Me and Earl and the Dying Girl Review

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Me and Earl and the Dying Girl Movie PosterOlivia Cooke is a fine young actress. I like her. I really do, especially in Bates Motel. Unfortunately, she doesn’t seem to pick the right movies. In the last year, she appeared in The Signal, The Quiet Ones and Ouija. I didn’t like any of those films. Her acting wasn’t the cause of the problems. The same is true for her latest movie called Me and Earl and the Dying Girl. It’s a wry comedy about a senior in high school (the “Me”) and his only two real friends. I was dulled despite many promising aspects. It may have been a hit as a young adult novel, but Me and Earl and the Dying Girl will likely cause its core audience to check out early with its uneven handling of comedy and melodrama.

Director Alfonso Gomez-Rejon has previous experience in television, including American Horror Story: Coven and Red Band Society, another project that involves sick kids. He skillfully switches between real-world scenes, sequences in clay animation and spoofs of classic films as created by two of the leads. The biggest problem is that it all falls flat and elicits barely a chuckle now and again. Writer Jesse Andrews adapts his own novel here, and he was probably too close to the source material to do that properly. There’s enough blame to go around with a soundtrack of music by Brian Eno and Nico Muhly that puts you into a somnambulant state.

The plot is some combination of Diary of a Wimpy Kid skewed older and Be Kind Rewind. Greg (Thomas Mann) is a senior in a Pittsburgh high school who successfully navigates the corridors, his classes and any high school drama by blending in with whatever clique he happens to be near. With Greg’s narration and some other techniques like titles that mark highlights in Greg’s life, the events feel like they’re part of a blog. Greg’s only friend Earl (RJ Cyler) shares his interest in classic films, and they make low-budget versions of them for fun. When Greg’s mother (Connie Britton) suggests that he spend time with a classmate named Rachel (Cooke) who has leukemia, Greg resists at first — “Day 1 of Doomed Friendship” pops up on screen — and then warms to her quirkiness and intelligence. Rachel’s sickness is a sort of downer on the story. Fortunately, her character is strong, smart and witty and laughs offs her struggles as well as confronting them head on.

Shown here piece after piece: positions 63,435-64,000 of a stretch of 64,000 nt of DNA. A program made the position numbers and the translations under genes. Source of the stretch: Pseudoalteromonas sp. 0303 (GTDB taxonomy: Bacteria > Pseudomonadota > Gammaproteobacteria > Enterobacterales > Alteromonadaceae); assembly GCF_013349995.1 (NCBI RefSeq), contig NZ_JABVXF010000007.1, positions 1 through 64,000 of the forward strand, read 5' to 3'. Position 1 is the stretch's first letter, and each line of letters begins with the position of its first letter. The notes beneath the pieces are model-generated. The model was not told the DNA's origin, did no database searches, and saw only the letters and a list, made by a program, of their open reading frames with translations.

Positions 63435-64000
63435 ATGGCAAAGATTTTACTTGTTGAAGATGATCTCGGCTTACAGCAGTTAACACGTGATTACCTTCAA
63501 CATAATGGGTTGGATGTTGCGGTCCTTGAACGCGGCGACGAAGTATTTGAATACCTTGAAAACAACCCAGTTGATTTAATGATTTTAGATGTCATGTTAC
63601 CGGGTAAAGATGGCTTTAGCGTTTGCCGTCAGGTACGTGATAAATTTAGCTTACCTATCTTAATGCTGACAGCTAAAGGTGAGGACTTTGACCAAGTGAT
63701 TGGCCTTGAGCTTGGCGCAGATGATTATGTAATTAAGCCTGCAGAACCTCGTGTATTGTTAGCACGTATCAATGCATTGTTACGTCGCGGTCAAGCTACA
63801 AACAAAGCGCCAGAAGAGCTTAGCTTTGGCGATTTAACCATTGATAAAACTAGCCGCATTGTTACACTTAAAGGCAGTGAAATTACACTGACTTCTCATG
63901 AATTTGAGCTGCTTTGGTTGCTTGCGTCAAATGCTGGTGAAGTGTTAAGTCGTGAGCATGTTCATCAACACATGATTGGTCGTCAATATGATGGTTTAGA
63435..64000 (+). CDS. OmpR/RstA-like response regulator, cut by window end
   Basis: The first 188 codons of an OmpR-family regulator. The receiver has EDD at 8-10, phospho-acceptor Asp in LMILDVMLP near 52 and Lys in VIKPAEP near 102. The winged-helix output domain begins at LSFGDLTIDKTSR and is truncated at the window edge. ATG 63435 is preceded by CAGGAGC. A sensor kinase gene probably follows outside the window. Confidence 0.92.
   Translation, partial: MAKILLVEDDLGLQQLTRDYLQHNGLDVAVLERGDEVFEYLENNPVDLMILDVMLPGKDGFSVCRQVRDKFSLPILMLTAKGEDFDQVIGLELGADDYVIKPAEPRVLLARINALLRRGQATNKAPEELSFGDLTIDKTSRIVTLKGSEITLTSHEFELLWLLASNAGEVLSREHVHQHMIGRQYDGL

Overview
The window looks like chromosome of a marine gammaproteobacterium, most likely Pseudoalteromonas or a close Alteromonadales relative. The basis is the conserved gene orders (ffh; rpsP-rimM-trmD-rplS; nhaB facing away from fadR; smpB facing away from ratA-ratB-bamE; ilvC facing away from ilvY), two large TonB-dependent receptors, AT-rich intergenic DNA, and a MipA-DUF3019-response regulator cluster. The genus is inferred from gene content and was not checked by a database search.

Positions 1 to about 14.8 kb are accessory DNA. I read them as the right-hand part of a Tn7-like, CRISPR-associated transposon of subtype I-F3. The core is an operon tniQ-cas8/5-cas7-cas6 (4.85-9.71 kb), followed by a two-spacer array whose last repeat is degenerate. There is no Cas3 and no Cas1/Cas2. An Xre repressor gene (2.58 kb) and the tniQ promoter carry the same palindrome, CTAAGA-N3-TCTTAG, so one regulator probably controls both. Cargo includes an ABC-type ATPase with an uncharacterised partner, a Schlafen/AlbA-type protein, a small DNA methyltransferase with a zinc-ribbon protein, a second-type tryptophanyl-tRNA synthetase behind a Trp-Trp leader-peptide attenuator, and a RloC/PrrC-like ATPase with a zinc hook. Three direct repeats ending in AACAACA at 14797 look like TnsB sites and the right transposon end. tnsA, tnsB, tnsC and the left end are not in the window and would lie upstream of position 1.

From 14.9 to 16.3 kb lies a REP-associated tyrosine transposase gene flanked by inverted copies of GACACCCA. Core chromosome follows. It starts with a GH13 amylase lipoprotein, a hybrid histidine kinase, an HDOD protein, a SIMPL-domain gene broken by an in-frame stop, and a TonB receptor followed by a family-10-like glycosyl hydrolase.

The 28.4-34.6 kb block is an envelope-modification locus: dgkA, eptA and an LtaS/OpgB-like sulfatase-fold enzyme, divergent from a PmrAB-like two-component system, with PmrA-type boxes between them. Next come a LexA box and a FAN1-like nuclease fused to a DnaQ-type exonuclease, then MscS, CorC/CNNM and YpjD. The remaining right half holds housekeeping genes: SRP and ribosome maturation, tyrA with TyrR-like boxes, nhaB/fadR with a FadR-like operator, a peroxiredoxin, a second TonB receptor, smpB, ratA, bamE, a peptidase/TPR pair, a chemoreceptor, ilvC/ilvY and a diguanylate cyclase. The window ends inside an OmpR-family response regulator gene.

I liked the way that Gomez-Rejon tried to mix things up with the switches to clay animation and movies within movies. It offers a chance for some variation in the narrative. The clay animation highlights some of Greg’s comments or experiences like dealing with the opposite sex. The movie spoofs are creative and truly funny. In some cases, there are actual clips from those updates by Greg and Earl. For other projects of the two, only the cases are visible as with “Eyes Wide Butt.” The parodies mostly display the goofy humor of two teenage boys, so they’re a welcome delight in this sea of awkwardness. Although Gomez-Rejon weaves in these departures from the real-world events, the movie really just chugs along at the same rate as if a singer held a long, uninteresting note. The snappy dialogue and true wit that are probably in the novel needed to be brought out more in the film.

Me and Earl and the Dying Girl Movie Shot

The acting also saves Me and Earl and the Dying Girl from disaster. This is Cooke’s best work, and it’s no surprise that Greg warms up to Rachel as portrayed by Cooke. Rachel has a magnetic personality and peaceful nature that invites you in, and Cooke pulls off that same kind of character in Bates Motel. I look forward to her better projects. Mann and Cyler are also perfect matches for their roles. Their stars will rise with any attention given to this film. Mann almost has a Michael Cera vibe, which could be good or bad based on your opinion of that actor. Earl is more outspoken than Greg, so it’s important to buy his occasional outbursts. Cyler embodies Earl and is a good counterpoint to Mann. The adults in the story are almost nonexistent, so the actors in those roles (Britton, Nick Offerman, Molly Shannon and Jon Bernthal) don’t get a lot of important screen time.

This film may play better to those who know the source material, but that audience shouldn’t be the only target of filmmakers. Also, not all successful books can or should be adapted. The written word is infinitely more powerful in the right hands. I had high hopes going into this movie, and they were dashed by the time Greg’s senior year was over. Me and Earl and the Dying Girl is one of those viewing experiences full of teen angst that is as tough to endure as your actual teenage years and just as painful to recall.

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